Microsoft has announced that 18 days since it was released, the next-gen Xbox One console has sold over 2 million units. Yusuf Mehdi, Corporate Vice President of Strategy and Marketing, stated that “demand is far exceeding supply in the 13 countries we’ve launched and we are sold out at retailers around the world.” Microsoft also released an interesting infographic to celebrate the launch of the Xbox One highlighting the achievements in some of the first party titles released on the system.
With the Xbox One set to launch in only a few days (November 22, 2013), it’s time to take a deeper look at what the console offers at launch and whether its initial wave of features and games makes an immediate Xbox One upgrade right for you or if you should hold off for a while until the console’s feature set and game library has grown. To do so, XBLAFans will look at what the console will have to offer on November 22 and attempt to determine whether or not that launch offering makes sense for you.
Do you consider yourself a tech trendsetter?
Are you one of those people who always have to have the newest tech? Do you constantly upgrade your phone to the latest version in order to stay up to date with ever-changing technology? If so, then the Xbox One is for you. After eight long years with the 360, the next generation of living room gaming is truly about to commence (sorry, Wii U, we still love you for what you are) and you shouldn’t let yourself get left behind. If the console’s recently updated specs weren’t enough to convince you, then the new UI walkthrough might be the final push you need. The video will show you how the Xbox One will change not just your gaming experience, but your overall home entertainment experience for years to come.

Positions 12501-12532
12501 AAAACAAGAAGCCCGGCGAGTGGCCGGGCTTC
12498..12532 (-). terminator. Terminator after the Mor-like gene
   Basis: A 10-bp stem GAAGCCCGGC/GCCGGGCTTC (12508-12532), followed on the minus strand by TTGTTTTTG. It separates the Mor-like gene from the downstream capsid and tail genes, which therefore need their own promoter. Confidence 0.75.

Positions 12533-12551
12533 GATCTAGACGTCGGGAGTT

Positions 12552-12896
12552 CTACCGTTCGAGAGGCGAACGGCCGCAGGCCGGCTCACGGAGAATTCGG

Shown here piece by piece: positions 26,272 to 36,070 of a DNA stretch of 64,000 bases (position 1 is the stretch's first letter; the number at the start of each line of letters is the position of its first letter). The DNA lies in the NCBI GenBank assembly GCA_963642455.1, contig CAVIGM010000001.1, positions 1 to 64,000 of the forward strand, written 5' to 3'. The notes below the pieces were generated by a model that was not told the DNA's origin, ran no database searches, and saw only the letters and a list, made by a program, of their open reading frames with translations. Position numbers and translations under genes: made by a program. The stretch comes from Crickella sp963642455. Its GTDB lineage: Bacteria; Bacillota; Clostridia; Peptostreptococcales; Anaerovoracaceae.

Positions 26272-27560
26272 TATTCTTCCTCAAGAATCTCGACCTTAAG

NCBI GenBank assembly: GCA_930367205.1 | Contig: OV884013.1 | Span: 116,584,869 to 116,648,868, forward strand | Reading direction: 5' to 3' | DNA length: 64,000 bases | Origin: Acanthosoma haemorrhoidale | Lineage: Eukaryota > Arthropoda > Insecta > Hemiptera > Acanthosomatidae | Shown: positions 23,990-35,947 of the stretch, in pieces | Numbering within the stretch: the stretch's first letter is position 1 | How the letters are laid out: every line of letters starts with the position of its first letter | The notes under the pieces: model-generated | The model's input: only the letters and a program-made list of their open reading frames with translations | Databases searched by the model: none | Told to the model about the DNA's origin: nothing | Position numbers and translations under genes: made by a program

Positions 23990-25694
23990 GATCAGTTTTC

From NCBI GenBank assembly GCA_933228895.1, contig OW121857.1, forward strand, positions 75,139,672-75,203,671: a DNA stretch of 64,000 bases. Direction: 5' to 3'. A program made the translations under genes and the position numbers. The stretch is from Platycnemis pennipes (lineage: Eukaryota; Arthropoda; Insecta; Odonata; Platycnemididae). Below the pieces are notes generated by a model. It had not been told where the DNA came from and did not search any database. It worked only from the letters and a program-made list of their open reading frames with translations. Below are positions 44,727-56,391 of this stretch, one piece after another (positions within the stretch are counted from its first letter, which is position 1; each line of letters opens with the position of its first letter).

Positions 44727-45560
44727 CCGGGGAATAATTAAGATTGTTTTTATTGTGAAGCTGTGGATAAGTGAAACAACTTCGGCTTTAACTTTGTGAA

Microsoft has done with the Xbox One and Kinect what no other console has been able to achieve: it has solved the problem of navigating a UI on a TV from the comfort of a couch. From the very inception of consoles, it was evident that a mouse and keyboard were awkward to use while sitting on a couch, which led to the introduction of the controller. For many years the controller was a brilliant way to game, and it’s still an integral part of today’s gaming experience. However, as consoles have grown from pure gaming systems into entertainment hubs, current-gen console UIs have grown clunky, their menus becoming unmanageable. With the Xbox One, all of that clunkiness is gone; you can switch from app to game to TV to Skype within seconds all with the power of your voice. Nothing about Microsoft’s incoming console says next-gen more than its new UI.
When Achievements first appeared on the Xbox 360, they started to change the way people played. No longer was finishing a game enough, Achievements encouraged gamers to experiment with aspects of games that they normally wouldn’t have been exposed to and to compete with other gamers for coveted Gamerscore points. Achievements added longevity to games and were incredibly addicting, eventually inspiring trophies for PlayStation games and Steam Achievements for PC titles available on Valve’s distribution platform. Even mobile platforms, like Google Play Games on Android, have added achievements.